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Comment Re:short term thinking is stupid (Score 1) 161

the crucial issue is what's strategically best for the long term interests of free software

It's only crucial to some people (with yourself being obviously one of them). Others don't care nearly so much. If it's a BSD license, an attempt by someone to wall off the code would just result in everyone else forking from the last openly available version. Or it dying if nobody else actually cares, but in that case it doesn't matter. (If users care but no developers do, it's going to be hard to keep the thing alive whatever the license is.) Bear in mind that one of the few things that the BSD license prohibits is relicensing under different terms; for that, you always need the permission of the copyright holders, and there's no provision at all for retrospectively changing the license. But you knew that last part anyway, yes?

BSD-style projects tend to prefer to keep the openness guaranteed through just social measures, instead of trying to enforce it via the license. I guess it might be thought of as a political difference, I suppose.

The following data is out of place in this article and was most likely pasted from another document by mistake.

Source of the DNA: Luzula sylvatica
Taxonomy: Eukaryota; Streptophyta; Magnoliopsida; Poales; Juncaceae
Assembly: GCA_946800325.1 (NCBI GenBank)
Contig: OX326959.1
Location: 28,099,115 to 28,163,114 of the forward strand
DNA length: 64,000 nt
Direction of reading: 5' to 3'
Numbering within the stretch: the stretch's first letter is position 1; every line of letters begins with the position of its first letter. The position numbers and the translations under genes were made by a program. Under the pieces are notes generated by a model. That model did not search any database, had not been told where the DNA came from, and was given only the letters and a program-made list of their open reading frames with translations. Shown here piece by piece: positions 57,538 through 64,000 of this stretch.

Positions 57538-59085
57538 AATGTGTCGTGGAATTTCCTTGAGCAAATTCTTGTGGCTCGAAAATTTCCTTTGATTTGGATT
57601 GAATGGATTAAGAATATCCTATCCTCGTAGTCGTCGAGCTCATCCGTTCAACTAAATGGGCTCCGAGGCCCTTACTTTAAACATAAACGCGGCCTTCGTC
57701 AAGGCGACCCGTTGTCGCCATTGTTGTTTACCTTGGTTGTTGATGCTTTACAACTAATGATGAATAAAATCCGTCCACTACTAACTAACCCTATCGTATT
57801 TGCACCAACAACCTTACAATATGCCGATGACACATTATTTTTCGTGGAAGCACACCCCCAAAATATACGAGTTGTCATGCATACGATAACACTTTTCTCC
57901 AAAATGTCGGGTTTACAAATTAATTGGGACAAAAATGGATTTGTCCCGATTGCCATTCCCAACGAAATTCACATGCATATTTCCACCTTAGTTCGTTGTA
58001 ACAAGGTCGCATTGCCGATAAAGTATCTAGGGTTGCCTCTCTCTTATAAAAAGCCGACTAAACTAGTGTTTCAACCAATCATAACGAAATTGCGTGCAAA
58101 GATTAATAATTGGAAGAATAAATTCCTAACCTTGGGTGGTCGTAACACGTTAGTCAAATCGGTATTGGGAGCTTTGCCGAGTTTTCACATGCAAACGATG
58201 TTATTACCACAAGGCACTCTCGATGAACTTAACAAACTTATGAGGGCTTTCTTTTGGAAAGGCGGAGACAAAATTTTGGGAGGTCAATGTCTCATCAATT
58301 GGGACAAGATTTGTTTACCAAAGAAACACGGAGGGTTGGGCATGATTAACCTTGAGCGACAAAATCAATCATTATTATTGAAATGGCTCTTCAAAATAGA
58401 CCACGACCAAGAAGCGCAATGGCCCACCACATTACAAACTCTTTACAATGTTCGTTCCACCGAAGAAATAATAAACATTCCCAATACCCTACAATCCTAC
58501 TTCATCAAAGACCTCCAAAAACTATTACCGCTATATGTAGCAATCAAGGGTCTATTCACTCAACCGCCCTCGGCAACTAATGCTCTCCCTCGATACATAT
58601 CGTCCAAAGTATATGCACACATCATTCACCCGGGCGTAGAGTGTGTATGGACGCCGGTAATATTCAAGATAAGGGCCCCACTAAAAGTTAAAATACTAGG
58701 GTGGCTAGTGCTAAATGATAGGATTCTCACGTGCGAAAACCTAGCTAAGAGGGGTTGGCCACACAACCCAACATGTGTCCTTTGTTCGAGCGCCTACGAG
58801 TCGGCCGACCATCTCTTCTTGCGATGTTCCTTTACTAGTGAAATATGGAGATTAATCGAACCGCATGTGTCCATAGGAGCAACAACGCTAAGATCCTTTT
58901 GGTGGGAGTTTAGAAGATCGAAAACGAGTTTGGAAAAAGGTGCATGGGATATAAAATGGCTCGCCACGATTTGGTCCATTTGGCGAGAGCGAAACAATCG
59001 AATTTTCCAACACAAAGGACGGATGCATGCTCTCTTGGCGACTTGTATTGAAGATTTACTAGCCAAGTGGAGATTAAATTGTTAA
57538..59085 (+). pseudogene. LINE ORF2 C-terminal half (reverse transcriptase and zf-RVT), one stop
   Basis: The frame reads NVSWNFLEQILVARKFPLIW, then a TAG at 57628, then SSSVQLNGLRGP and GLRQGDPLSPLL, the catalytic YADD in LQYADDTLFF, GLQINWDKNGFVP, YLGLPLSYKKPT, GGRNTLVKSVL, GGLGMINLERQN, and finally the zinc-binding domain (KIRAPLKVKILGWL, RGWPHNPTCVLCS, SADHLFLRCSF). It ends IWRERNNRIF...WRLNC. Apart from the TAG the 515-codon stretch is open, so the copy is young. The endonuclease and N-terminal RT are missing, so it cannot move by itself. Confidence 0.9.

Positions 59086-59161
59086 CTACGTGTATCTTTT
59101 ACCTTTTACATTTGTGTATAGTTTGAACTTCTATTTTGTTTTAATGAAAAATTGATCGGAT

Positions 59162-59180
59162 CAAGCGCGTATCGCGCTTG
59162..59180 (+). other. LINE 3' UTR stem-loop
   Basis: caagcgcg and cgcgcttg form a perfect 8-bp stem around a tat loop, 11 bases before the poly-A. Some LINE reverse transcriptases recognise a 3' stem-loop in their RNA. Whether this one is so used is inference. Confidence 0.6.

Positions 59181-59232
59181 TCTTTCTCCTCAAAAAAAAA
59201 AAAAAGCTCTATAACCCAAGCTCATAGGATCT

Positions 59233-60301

Comment Re:Bad statistics are bad (Score 1) 254

Well, they DID account for it, but they did it all wrong. They counted WTFs *per repository* ...but that makes the assumption that all repositories are of equal size, which they are not. If C++ repositories have more code on average, then that simple fact could account for the increased WTFs per repository, even if everything else was equal.

The number of WTFs per project isn't a good metric to have a high score in, you know.

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Life would be so much easier if we could just look at the source code. -- Dave Olson